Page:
Flipping through channels this evening, looking for something to watch while I ate my incredibly healthy dinner of Annie’s Mac and Cheese with hot sauce and ketchup, I landed upon what I thought was merely a school board meeting, or a panel on plumbing, or whatever. Alas, no. Instead, what the fine people of Malden Public Access TV had elected to show was an episode of a show I never knew existed, entitled Science Fiction Fandom.
And on this panel were four men arguing the following topic: which was better, Star Wars or Star Trek?
I know what you’re thinking – “wow, that’s…. wow. Why?” And I know what you mean. It’s the height of stereotypical nerdery to argue such things. It’s a trivial topic of debate at a time when our mental energies are best directed elsewhere. Besides, it’s a trick question, and the answer is obviously Doctor Who.
However, here’s the thing about geeks that most people don’t know: they get all that. They get that it’s silly, at least on some level, to devote this much brain power to something dumb like a tv or film franchise. They (okay, “we”) can laugh at them(our)selves. However, what they also get is that the bits of popular culture that happen to resonate with people are worth exploring academically, because the images and the messages within the “silly” shows or movies tell us a lot about where we are as a culture. Especially the futuristic/mythic ones, because they can get away with more.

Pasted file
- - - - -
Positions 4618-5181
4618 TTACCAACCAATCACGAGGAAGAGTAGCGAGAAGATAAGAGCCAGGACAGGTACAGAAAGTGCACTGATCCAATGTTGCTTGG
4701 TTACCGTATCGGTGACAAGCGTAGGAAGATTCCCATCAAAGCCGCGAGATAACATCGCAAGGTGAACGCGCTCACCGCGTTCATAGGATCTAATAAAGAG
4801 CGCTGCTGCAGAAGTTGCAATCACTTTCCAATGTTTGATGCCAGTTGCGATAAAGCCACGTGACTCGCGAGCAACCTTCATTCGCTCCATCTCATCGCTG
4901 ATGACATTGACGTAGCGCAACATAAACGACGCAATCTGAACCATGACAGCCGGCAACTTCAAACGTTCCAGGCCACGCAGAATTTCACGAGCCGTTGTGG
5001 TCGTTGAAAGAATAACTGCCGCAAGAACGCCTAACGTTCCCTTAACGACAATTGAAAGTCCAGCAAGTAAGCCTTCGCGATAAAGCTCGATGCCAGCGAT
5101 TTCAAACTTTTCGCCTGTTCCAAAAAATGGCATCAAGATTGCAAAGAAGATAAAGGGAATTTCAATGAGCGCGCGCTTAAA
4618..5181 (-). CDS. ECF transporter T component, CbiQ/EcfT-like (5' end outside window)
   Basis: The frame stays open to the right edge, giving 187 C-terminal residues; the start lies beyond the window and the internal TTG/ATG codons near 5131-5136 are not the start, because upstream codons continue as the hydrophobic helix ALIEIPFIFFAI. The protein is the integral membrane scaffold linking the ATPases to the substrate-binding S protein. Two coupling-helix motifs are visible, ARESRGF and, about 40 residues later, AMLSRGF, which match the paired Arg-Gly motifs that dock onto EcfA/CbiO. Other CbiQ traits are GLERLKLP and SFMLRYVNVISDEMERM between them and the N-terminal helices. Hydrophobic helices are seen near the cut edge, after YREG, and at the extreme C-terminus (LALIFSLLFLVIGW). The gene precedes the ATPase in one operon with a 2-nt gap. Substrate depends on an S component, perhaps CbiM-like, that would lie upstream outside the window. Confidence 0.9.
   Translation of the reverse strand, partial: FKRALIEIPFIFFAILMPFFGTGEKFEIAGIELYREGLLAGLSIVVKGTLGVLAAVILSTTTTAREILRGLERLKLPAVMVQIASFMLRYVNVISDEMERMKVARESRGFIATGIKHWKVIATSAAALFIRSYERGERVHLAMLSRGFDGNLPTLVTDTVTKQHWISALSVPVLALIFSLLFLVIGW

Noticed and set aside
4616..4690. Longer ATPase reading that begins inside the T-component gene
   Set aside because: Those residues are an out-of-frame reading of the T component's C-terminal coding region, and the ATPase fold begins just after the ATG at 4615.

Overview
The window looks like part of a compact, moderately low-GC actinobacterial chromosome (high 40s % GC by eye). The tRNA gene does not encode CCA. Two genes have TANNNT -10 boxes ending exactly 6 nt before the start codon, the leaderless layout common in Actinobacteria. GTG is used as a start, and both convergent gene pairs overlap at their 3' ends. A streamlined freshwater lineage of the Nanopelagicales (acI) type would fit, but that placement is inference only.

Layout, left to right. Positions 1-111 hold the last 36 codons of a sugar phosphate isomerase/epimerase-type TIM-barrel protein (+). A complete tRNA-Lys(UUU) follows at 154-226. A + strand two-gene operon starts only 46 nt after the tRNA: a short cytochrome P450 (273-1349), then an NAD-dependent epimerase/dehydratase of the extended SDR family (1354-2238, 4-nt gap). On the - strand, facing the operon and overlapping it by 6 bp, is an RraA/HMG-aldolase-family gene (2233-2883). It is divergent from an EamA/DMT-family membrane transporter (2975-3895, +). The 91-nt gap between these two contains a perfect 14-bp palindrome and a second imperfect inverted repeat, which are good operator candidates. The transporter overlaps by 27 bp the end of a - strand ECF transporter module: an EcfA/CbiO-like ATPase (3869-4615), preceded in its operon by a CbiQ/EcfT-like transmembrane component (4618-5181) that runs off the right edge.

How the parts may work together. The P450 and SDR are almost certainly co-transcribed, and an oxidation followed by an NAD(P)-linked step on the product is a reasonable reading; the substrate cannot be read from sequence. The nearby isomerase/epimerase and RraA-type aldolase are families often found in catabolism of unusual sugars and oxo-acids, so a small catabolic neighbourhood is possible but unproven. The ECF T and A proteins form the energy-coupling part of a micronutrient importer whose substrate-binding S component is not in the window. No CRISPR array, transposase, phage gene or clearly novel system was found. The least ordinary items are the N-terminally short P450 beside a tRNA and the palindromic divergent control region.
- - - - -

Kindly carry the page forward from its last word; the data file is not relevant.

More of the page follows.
This, I feel, is the difference between nerds and geeks. A nerd loves Star Trek or Star Wars because he or she can list every ship in the Federation or every planet in the Empire. A geek loves Star Trek or Star Wars because he or she groks the Cold War parallels of the original series, or the “Hero With A Thousand Faces” Joseph Campbell stuff in Luke Skywalker’s journey. However, both use the word “Grok” more than they should.
Point is, I sat and watched this whole thing, and then went to find it online. Luckily, Richard (who runs the show on public access) has a website with all of his episodes on it. Unluckily, they’re all in RealPlayer format, but what you gonna do.
Oh, and the panel in question happened at Arisia, so some of you may have been there.
The link is here. It’s about an hour long, but it’s pretty fascinating, and Team Star Trek cleans Team Star Wars’s clock. Which is as it should be, as Star Wars is inherently fascistic and anti-Democratic, and Star Trek is post-capitalist and more or less egalitarian.
(Check the name of the blog, baby. Ain’t no one tryin’ to lie to you.)